VOLUME 16 NUMBER
6 November/December 2003
Bone Mineral Health of Indians: [PDF]
Bone mineral disorders in Indians can broadly
be divided into four categories: (i) osteo-porosis characterized
by low bone density and poor bone quality, predominantly age-related
or menopausal. It results in fragility fractures, of which hip
fractures are particularly devastating; (ii) osteomalacia and
rickets—disorders of mineralization, predominantly nutritional
(vitamin D deficiency) in origin. These result in bone softening,
deformity and fractures in children and adults; (iii) skeletal
fluorosis which results in poor bone quality due to environmental
(usually drinking water) fluoride toxicity. It often leads to
deformity and can be crippling, even in children; and (iv) less
common disorders such as primary hyperparathyroidism, hypophosphataemic
osteopathies, fibrous dysplasias, vitamin D-dependent rickets,
osteogenesis imperfecta and Paget disease. I will focus mainly
on the first of these, i.e. osteoporosis.
With increasing longevity of the Indian population, it is now
being realized that, as in the West, osteoporotic fractures are
a major cause of morbidity and mortality in the elderly. Osteoporosis
is a silent disease, reflected only in a low bone density, till
a fracture occurs. Much in the manner that asymptomatic conditions
such as hypertension and dyslipidaemia predispose to stroke and
myocardial infarction, respectively, a low bone density (reflecting
poor bone health) predisposes to osteoporotic fractures. During
puberty and adolescence, the skeleton takes up calcium avidly
and builds up its reserves. This uptake of calcium into the bone
is largely dependent on calcium and vitamin D nutrition, as well
as exercise. Peak bone mass is usually achieved by the age of
20 years. From the mid-thirties there is a gradual, progressive
bone loss, which continues throughout life and is accelerated
at the menopause in women. The fracture prevention strategy therefore
consists of increasing peak bone mass in the growing years and
reducing subsequent bone loss throughout life. Thus, the importance
of achieving and maintaining good bone health cannot be overemphasized.
Although reliable epidemiological data are lacking, hospital
data suggest that hip fractures are common in India. Data also
suggest that men are probably more commonly affected than women,
although this may be because the likelihood of men seeking hospital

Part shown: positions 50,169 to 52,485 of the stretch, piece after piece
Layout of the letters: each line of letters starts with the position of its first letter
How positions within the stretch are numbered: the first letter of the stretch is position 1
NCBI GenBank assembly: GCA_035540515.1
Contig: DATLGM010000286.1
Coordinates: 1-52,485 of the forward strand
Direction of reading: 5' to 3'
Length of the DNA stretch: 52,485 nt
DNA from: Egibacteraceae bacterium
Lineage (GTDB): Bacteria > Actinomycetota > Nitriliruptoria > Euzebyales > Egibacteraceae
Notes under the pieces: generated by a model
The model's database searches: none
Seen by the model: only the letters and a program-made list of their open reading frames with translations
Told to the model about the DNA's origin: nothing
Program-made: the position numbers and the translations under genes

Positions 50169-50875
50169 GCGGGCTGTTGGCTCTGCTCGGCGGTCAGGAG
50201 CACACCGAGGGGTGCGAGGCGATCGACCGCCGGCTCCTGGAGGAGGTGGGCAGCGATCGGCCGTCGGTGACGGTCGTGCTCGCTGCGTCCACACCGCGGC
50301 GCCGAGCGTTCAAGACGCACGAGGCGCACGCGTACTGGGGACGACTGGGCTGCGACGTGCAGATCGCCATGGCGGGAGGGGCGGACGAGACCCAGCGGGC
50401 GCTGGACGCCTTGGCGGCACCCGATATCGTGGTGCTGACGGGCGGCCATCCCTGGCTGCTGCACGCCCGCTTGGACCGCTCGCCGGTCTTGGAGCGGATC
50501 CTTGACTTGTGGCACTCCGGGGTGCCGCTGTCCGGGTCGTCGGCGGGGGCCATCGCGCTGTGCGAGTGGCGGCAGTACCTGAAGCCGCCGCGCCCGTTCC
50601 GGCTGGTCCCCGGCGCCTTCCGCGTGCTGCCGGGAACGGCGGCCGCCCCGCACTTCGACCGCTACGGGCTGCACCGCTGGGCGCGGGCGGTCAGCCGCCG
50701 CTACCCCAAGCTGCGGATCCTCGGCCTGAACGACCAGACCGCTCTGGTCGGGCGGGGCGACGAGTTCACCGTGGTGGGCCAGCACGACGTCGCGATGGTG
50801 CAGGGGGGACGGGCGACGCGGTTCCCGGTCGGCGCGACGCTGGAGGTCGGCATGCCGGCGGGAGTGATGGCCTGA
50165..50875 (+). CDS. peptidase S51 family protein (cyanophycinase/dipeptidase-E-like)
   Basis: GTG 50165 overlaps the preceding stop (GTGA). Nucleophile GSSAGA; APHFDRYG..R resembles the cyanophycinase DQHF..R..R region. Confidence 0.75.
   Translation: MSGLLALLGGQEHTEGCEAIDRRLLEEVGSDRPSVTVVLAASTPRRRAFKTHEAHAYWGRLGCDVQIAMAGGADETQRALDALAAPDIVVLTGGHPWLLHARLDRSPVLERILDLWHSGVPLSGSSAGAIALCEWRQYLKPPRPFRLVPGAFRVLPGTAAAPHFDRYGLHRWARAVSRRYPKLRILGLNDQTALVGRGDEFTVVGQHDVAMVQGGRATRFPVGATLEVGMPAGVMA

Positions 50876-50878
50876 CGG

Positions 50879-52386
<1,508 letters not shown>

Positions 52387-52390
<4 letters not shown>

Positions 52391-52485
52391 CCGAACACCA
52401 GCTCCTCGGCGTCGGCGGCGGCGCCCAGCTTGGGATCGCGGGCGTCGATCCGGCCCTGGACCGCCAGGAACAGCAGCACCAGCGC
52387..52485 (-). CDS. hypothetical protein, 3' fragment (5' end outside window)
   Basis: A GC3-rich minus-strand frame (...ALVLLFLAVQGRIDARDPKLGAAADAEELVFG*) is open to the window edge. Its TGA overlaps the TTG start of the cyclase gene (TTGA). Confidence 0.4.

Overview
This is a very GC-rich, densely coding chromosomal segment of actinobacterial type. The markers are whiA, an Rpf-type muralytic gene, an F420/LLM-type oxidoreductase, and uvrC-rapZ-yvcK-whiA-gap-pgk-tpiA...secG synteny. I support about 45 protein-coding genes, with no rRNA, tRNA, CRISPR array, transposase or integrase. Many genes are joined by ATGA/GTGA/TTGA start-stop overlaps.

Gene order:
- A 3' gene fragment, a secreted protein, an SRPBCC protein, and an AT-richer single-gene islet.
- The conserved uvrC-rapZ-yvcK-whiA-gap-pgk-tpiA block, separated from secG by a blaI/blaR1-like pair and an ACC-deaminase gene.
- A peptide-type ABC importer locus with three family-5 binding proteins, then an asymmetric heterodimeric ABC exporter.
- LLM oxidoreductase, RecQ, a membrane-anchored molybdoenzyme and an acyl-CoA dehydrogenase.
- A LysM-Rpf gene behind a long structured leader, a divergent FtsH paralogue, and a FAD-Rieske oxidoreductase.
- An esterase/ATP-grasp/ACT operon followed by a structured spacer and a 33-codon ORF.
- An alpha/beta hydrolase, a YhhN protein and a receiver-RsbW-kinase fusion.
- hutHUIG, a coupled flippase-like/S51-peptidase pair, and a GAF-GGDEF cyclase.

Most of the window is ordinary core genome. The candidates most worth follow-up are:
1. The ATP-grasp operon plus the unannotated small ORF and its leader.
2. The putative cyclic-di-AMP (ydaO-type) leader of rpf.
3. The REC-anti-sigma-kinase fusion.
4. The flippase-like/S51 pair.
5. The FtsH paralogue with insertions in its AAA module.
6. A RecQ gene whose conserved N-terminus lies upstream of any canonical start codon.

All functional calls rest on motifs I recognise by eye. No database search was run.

attention is greater than that for women. Almost four decades
ago, Nordin reviewed 119 hip fractures and found that, in India,
they occur at all ages, with two peaks at 30–39 years and
again at 50–70 years. There was no attempt to distinguish
traumatic from fragility fractures.1 Around the same time, Gupta
et al. from Kanpur analysed 425 hip fractures, 63% of which were
in men. The average age at fracture was 55 years.2 Vaishnava
and Rizvi found osteoporosis based on iliac crest biopsies in
141 out of 421 hip fracture patients, and again more than half
their patients were men.3 Indians living in Singapore were also
found to have hip fractures at an average age of 58 years.4 More
recent data from Sankaran, involving 1393 patients of hip fractures
from 3 large Delhi hospitals, also indicate that these fractures
are common in both sexes, although the sex ratio in different
subgroups was variable, and not always in favour of men. The
peak age at which these fractures occurred was 60–70 years.5 In western countries, women suffering from osteoporosis far outnumber
men, and this is largely thought to be due to the effects of
the menopause. Some authors conclude that:6
1. osteoporosis is prevalent in India;
2. osteoporotic fractures occur more commonly in Indian men than
in women; and
3. in India, osteoporotic fractures occur 10–20 years earlier
than in the West.
While these are reasonable conclusions, we must keep in mind
that there are no epidemiological data on fracture prevalence,
although most clinicians would agree that hip fractures are common.
The men:women ratio may be distorted because men are more likely
to be brought for hospital care. The lower peak age as compared
to the West may simply be linked to a shorter life span, as also
to the inclusion of traumatic/non-fragility fractures in the
analysis. Perhaps it is best to conclude that osteoporotic fractures
are common in India and occur in both sexes.
Dual energy X-ray absorptiometry (DEXA) technology, the gold
standard for diagnosing osteoporosis by measuring bone density,
became available in India only in 1997 at the Sanjay Gandhi Post
Graduate Institute of Medical Sciences, Lucknow. Subsequently,
several other machines became available and the past 2 years
have seen their number grow to almost 100. These are still mostly
in the larger cities—Delhi and Mumbai alone account for
more than 20 of these installations. Thus, while certain segments
of the Indian population do have access to diagnosis and treatment,
these techniques remain inaccessible to the majority of Indians.
The most important question in this regard is the appropriateness
(or otherwise) of western standards for diagnosing osteoporosis
in Indians. Single-centre studies on bone mineral density (BMD)
in Indians (from Lucknow, Delhi, Bangalore, Chennai) using DEXA
have started appearing in the literature and have consistently
shown a lower BMD in Indian women. Overall, the BMD at all sites
seems to be 5%–15% lower than that in Caucasians.7–11
However, there are differences in BMD between different centres,
and a recent study involving healthy subjects presenting for